Fleeing from Esav, Yaakov leaves Be’er Sheva and sets out for Charan, the home of his mother's family. After a 14-year stint in the Torah Academy of Shem and Ever, he resumes his journey and comes to Mount Moriah, the place where his father Yitzchak was brought as an offering, and the future site of the Beit Hamikdash. He sleeps there and dreams of angels going up and down a ladder between Heaven and Earth. Hashem promises him the Land of Israel, that he will found a great nation and that he will enjoy Divine protection. Yaakov wakes and vows to build an altar there and tithe all that he will receive.
Then he travels to Charan and meets his cousin Rachel at the well. He arranges with her father, Lavan, to work seven years for her hand in marriage, but Lavan fools Yaakov, substituting Rachel’s older sister, Leah. Yaakov commits himself to work another seven years in order to also marry Rachel. Leah bears four sons: Reuven, Shimon, Levi and Yehuda, the first Tribes of Israel. Rachel is barren, and in an attempt to give Yaakov children, she gives her handmaiden Bilhah to Yaakov as a wife. Bilhah bears Dan and Naftali. Leah also gives Yaakov her handmaiden Zilpah, who bears Gad and Asher. Leah then bears Yissaschar, Zevulun, and a daughter, Dina. Hashem finally blesses Rachel with a son, Yosef.
Yaakov decides to leave Lavan, but Lavan, aware of the wealth Yaakov has made for him, is reluctant to let him go, and concludes a contract of employment with him. Lavan tries to swindle Yaakov, but Yaakov becomes extremely wealthy. Six years later, Yaakov, aware that Lavan has become dangerously resentful of his wealth, flees with his family. Lavan pursues them but is warned by Hashem not to harm them. Yaakov and Lavan agree to a covenant and Lavan returns home. Yaakov continues on his way to face his brother Esav.
How Long is the Coast of Britain?
“And he dreamt, and behold! A ladder was set earthward and its top reached heavenward; and behold angels of G‑d were ascending and descending on it.” (28:12)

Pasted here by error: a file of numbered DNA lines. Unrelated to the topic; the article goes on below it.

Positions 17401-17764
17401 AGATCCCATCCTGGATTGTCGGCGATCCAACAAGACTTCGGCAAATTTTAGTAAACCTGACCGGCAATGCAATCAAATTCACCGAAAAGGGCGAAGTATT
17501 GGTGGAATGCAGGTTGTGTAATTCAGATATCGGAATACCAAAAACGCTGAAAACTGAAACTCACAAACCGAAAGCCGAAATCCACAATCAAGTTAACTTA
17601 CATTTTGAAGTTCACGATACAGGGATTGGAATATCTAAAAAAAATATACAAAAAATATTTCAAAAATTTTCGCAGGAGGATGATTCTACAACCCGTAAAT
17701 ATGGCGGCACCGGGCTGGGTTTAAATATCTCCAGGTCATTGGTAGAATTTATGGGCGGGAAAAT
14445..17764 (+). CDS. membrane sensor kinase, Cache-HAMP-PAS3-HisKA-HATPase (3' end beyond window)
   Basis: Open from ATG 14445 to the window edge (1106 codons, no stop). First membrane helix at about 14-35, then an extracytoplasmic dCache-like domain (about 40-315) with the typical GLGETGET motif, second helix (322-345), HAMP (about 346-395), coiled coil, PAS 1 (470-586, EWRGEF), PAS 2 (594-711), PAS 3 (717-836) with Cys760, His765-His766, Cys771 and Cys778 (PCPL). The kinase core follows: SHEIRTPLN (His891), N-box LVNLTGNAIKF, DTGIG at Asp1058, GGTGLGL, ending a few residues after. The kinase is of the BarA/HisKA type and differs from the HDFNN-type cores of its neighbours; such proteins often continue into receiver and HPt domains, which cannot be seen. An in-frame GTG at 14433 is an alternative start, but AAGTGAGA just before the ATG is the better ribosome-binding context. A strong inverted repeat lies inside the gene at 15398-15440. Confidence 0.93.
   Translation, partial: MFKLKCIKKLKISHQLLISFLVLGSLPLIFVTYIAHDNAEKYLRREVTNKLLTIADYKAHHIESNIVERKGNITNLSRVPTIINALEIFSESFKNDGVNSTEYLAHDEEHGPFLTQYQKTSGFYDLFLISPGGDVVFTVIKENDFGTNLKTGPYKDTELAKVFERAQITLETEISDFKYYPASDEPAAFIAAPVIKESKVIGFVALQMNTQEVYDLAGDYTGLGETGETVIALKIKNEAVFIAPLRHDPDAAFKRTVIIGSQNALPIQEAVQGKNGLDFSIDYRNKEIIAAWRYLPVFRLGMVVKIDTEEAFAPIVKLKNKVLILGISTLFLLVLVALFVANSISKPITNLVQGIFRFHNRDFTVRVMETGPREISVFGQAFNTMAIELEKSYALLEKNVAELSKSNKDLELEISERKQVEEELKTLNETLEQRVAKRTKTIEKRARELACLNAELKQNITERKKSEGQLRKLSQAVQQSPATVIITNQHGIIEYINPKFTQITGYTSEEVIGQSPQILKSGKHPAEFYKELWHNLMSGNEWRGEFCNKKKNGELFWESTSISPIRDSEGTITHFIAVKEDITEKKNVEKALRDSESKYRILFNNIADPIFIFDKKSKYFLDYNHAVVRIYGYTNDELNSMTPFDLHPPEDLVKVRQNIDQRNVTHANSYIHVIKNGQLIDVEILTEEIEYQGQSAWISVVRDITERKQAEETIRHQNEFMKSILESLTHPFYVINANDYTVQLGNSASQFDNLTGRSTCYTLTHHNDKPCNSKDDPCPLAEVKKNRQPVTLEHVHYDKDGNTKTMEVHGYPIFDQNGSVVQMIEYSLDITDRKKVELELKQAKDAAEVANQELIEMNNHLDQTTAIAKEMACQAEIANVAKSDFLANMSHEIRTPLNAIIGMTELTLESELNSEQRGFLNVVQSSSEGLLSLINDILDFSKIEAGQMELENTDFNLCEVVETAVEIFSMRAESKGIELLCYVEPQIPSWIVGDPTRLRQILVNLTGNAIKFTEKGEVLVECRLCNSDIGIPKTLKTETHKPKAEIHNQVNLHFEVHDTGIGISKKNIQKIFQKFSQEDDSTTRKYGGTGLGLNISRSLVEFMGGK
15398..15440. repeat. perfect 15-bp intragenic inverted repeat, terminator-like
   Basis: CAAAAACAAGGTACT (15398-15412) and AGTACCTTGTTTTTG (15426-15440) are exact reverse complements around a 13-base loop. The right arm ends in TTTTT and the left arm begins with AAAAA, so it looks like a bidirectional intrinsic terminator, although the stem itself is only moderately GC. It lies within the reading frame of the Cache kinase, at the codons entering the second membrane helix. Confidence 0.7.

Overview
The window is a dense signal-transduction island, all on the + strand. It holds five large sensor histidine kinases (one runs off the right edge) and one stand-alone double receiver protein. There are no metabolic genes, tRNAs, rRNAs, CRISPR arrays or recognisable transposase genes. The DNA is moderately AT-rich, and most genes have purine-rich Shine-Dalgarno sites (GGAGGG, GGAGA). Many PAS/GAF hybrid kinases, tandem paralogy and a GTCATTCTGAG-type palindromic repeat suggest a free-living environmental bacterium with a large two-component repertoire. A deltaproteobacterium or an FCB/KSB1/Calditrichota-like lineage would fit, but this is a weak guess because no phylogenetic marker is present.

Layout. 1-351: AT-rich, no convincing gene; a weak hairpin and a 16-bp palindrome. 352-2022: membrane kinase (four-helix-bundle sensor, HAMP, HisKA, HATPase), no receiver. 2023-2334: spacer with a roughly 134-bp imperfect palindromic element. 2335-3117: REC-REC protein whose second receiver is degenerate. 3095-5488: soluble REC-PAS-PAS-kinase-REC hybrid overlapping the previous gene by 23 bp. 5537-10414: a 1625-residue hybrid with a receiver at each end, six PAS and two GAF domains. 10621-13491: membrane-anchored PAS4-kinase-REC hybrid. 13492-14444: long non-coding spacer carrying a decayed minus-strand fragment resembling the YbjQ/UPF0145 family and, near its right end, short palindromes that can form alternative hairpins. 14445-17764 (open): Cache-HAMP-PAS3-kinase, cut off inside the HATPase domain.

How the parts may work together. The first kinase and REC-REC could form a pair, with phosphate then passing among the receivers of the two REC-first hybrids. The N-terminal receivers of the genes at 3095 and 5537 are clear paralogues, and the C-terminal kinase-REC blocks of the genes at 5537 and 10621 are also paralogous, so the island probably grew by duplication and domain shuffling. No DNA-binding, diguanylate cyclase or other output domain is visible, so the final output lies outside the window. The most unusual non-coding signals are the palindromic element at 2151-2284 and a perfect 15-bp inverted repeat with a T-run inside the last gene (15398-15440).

Benoit B. Mandelbrot (1924-2010) was a Jewish Polish-born French-American mathematician and polymath. "What is the essence of a coastline?” he once asked. Mandelbrot asked this question in a paper that became a turning point for his thinking: “How Long is the Coast of Britain?”
Mandelbrot had come across the coastline question in an obscure posthumous article by an English scientist, Lewis F. Richardson. Wondering about coastlines and wiggly national borders, Richardson checked encyclopedias in Spain and Portugal, Belgium and the Netherlands, and discovered discrepancies of twenty percent in the estimated lengths of their common frontiers. Mandelbrot argued that any coastline is, in a sense, infinitely long. In another sense, the answer depends on the length of your ruler.
“Consider one plausible method of measuring. A surveyor takes a set of dividers, opens them to a length of one yard, and walks them along the coastline. The resulting number of yards is just an approximation of the true length, because the dividers skip over twists and turns smaller than one yard — but the surveyor writes the number down anyway.
“Then he sets the dividers to a smaller length — say, one foot— and repeats the process. He arrives at a somewhat greater length, because the dividers will capture more of the detail and it will take more than three one-foot steps to cover the distance previously covered by a one-yard step. He writes this new number down, sets the dividers at four inches and starts again.
“This mental experiment, using imaginary dividers, is a way of quantifying the effect of observing an object from different distances, at different scales. An observer trying to estimate the length of England’s coastline from a satellite will make a smaller guess than an observer trying to walk its coves and beaches, who will make a smaller guess in turn than a snail negotiating every pebble.”
If we measure our ascent on the spiritual ladder of our life like a snail, we will become disillusioned very quickly, for life has many twists and turns and setbacks. But if we take the satellite view, each one of us can follow in the footsteps of our father Yaakov — the ladder that is set on the ground but whose head reaches the heavens.